Ok, back from vacation. I’ve returned from visiting family and friends with a strong desire for a rat rod T-bucket, an AR-15, and a new mountain bike. I’m not sure what this says about me (or my friends, for that matter). Fortunately, I’m going to use the time proven method of combining a complete lack of introspection with denial and not think about too much. Beats Prozac.
Speaking of mountain bikes. I decided it was time to expose my bike to sunlight and try out some trails I’ve been hearing about. (Hang in there, this is going to connect to business sooner or later). There was one easy section of trail where the left side was a rock wall and the right side was a steep descent into the river. Nothing life threatening, but it would certainly inconvenience the morning to somersault into the murky water. My first instinct was to head to safety by veering away from the edge leading to the water. That’s a rookie move. The rock wall is no safer. Getting close to the wall risks catching the handlebar on the wall and pinballing over in slow motion. Move away from the edge, clip the wall, and fall in anyway.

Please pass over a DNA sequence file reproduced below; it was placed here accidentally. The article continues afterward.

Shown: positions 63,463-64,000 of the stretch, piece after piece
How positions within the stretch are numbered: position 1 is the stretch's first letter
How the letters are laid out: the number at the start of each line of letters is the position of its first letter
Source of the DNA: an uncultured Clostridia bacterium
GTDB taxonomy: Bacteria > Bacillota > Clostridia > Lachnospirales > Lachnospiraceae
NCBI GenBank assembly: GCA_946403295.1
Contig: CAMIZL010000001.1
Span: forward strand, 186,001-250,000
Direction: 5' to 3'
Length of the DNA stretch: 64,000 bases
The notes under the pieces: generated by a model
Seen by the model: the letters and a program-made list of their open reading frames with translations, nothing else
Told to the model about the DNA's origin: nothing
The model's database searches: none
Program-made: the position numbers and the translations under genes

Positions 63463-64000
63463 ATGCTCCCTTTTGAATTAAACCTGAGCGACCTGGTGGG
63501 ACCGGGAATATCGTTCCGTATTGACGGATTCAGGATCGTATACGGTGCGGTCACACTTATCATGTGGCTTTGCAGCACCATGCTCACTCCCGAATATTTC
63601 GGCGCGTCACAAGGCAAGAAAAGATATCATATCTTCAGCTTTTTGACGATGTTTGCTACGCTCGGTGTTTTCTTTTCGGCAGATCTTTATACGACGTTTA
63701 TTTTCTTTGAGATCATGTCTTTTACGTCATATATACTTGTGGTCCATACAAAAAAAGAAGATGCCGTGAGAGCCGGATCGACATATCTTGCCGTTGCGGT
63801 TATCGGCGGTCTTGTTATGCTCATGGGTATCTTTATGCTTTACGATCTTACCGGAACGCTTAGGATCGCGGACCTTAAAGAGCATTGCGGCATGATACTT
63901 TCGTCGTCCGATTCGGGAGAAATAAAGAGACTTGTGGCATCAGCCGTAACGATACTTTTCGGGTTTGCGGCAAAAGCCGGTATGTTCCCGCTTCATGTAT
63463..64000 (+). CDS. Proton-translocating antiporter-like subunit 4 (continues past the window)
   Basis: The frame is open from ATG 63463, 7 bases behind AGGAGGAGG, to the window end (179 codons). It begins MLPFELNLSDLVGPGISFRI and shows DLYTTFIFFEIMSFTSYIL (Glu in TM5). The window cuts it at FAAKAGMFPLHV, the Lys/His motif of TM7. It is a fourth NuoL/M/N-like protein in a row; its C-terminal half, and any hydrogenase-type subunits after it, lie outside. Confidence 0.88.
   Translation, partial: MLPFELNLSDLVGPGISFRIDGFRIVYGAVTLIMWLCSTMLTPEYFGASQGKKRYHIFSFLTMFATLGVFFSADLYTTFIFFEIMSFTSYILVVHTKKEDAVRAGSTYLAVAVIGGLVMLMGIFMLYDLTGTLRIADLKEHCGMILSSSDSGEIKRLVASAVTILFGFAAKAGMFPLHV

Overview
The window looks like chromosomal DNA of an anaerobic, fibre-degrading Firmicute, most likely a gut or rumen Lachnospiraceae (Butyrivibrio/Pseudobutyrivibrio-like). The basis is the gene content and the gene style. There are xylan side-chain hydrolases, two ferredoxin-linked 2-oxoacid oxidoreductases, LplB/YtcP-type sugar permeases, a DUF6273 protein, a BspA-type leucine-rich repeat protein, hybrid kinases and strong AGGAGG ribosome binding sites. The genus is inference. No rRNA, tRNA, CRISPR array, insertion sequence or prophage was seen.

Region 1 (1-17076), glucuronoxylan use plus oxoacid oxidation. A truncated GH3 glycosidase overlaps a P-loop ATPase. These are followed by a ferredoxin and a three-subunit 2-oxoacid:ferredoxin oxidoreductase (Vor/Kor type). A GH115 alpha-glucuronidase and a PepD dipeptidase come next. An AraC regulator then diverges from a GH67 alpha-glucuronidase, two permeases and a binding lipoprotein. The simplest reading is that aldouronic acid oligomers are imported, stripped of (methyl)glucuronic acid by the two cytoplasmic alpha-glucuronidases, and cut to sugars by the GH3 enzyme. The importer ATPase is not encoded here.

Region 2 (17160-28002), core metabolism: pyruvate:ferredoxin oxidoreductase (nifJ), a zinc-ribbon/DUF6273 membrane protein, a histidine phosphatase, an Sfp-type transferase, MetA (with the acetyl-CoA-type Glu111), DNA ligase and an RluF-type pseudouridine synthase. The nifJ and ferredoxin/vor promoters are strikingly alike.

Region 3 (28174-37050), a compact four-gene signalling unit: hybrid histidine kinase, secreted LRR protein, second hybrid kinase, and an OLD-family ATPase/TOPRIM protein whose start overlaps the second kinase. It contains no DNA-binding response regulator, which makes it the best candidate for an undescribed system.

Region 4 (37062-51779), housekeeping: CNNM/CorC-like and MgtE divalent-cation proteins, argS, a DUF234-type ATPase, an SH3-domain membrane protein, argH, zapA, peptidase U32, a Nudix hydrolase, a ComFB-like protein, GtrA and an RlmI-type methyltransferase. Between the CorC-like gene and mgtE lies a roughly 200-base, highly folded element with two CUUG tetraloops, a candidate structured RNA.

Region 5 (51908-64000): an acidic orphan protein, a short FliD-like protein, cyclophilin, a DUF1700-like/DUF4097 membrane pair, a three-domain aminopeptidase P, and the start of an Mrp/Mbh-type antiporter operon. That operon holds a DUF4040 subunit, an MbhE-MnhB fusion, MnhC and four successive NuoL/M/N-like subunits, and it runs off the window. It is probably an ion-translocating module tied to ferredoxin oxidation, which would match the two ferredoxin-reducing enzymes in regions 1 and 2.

The safest way to ride that stretch of trail is to stay in the middle and look at where I want to go. Just like business and life.
Although I don’t advocate unnecessary risk, how often do we create more problems for ourselves by lunging for safety? We avoid, we choose to not take action on the iffy belief that it’s safer than taking action. We sit still when we should be moving or if we do move, it’s backwards at full speed. Our peers, our competition, the world passes us by when we insist on trying to create absolute safety.
Where are you trying to be too safe?